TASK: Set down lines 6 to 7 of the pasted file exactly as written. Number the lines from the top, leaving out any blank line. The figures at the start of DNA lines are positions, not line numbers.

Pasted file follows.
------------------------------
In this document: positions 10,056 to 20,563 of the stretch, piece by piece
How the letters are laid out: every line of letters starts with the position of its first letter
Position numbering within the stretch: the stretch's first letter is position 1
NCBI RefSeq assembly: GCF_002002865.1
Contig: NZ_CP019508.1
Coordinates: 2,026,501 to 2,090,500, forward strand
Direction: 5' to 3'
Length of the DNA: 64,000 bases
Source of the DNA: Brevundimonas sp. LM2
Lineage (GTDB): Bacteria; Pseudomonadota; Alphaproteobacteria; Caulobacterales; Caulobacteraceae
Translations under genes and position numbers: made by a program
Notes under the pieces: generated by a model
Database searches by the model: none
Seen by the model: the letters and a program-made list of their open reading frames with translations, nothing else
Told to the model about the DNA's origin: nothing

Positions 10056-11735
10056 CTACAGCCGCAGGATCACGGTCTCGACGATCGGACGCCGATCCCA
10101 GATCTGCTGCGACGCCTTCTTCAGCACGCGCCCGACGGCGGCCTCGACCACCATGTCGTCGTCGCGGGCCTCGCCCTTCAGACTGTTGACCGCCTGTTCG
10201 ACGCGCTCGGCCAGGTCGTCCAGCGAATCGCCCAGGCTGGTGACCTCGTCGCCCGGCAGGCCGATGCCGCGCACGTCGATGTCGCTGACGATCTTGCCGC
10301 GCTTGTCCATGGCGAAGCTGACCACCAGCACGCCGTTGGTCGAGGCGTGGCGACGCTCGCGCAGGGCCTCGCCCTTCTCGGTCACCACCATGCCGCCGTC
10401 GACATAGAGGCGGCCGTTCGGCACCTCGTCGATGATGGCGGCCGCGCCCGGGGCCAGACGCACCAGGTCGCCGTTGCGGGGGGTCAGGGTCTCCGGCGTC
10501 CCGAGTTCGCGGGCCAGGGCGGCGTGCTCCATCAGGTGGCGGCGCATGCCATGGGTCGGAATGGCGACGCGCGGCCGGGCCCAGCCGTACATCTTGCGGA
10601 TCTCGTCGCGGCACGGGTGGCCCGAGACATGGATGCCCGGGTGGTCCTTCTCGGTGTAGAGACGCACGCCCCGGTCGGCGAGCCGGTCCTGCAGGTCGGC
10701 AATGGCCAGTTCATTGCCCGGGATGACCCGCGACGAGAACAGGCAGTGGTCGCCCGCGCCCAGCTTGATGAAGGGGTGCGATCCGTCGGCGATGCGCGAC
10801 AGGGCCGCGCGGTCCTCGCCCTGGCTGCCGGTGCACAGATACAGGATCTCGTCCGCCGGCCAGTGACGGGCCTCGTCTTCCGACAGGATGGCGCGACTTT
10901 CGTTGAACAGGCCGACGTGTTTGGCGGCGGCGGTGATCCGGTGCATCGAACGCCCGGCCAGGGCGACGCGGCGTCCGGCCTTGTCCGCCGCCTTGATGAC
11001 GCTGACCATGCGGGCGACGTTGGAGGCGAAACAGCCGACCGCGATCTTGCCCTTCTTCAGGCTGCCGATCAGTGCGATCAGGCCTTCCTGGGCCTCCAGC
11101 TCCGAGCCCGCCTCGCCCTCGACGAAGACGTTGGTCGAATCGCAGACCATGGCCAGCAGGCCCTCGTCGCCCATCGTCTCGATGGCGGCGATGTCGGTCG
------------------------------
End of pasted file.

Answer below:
Coordinates: 2,026,501 to 2,090,500, forward strand
Direction: 5' to 3'